Frequently I hear reference to the “Druze village” on Mount Carmel, which summons a bunch of quaint huts in which the Druze peacefully paint pottery and bake their distinctive flatbread, which they serve topped with lebaneh (like sour cream cheese), tart zatar spice mix, olive oil, and fresh parsley. Driving through the sprawling “village” with its endless modern concrete apartments and houses, I realized my concept of a village didn’t quite match reality. We got off on the commercial strip, surrounded by souvenir shops and restaurants.

Dailyat al-Karmel is a town situated at the top of Mount Carmel, populated by Druze people. The Druze are a group that broke off from Islam over a thousand years ago to form their own syncretic religion. One of their tenets is obedience to and respect of the government wherever they reside, explaining why the Druze have fully participated in Israeli society, including serving in the military in the various wars. They are also known for their hospitality, which we experienced firsthand.

After walking up the commercial street, where you can find colorful textiles sold beside tacky statues (most notably a figurine of a seductively posed alien), we wandered onto a side street and found ourselves in front of a massive concrete domed structure. What was this place–a bomb shelter? A religious structure? No, it was a basketball court, as explained by the maintenance man who appeared to either guide us or shoo us off the property. Beside this odd dome were several tanks, apparently part of a war memorial. Sergey found this to be a romantic photo op.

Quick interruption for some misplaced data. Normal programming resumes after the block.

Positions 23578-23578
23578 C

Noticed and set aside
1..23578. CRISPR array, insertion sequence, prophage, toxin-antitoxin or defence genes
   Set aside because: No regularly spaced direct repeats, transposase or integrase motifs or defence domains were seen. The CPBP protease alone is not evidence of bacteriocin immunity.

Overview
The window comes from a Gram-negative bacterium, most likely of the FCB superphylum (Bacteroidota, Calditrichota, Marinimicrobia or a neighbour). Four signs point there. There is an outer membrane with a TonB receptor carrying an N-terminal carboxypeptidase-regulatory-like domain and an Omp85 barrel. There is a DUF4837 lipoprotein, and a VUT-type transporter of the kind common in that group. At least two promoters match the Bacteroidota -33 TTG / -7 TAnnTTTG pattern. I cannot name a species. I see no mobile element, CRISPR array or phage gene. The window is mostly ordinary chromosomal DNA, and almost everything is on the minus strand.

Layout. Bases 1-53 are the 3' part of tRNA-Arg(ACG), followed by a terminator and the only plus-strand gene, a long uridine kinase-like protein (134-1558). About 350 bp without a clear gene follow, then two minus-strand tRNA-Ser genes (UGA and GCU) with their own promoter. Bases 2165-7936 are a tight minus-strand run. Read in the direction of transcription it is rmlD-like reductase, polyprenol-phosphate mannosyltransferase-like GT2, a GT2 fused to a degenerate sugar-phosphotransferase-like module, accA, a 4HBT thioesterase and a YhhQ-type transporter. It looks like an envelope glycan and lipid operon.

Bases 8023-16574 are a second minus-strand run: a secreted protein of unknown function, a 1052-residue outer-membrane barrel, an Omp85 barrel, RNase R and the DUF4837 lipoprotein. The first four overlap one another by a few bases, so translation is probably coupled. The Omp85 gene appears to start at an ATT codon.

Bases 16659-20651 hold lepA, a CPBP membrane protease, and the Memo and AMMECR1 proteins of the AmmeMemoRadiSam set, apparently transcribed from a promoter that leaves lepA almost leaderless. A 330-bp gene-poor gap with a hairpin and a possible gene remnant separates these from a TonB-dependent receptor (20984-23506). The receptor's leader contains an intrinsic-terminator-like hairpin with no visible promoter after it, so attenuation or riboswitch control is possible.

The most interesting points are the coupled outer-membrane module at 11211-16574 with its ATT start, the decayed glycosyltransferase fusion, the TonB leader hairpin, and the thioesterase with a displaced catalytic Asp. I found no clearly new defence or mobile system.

Tanks near the giant dome

Tanks near the giant dome

Continuing our wanderings, I spotted a sign advertising Arabic coffee and we approached the building. To our surprise, rather than a café, we seemed to have stepped into someone’s living room. Sundry chairs stood around a large room, including stiff-backed chairs, armchairs, and couches. “Do you serve coffee?” we asked the man at the door, whose name was Zeedan. “Yes, yes,” he said, ushering us in. We sat down in some wicker armchairs and he poured us coffee in the usual miniature paper cups. Next came strawberries (in Israel, winter is strawberry season), and then baklava. Then he sat down beside us. This was unusual restaurant behavior, but he seemed to want to greet and talk to us. Unfortunately, the language barrier made conversation difficult beyond communicating where we were from, but at least we were able to write our names and notes in the gigantic guestbook he handed us, which had the notes of people from all over the world. It was strange to think that this sleepy town would be a crossroads for so many travelers, but nevertheless, the photographs cluttering the walls evidenced the acclaim of this town and this restaurant. One showed the president of Israel shaking Zeedan’s hand.

After some time chatting among ourselves, we decided to depart. When we asked for the bill, we were told it was all on the house. How very strange we felt not paying for our snack, and how charmed to be hosted so graciously, strangers as we were to Zeedan and his family! I guess that is wherein lies the secret to why this town can still be dubbed a “village”–despite the SUVs wending through its narrow lanes and the modernity all around, it retains a neighborly, hospitable culture.


Dearly beloved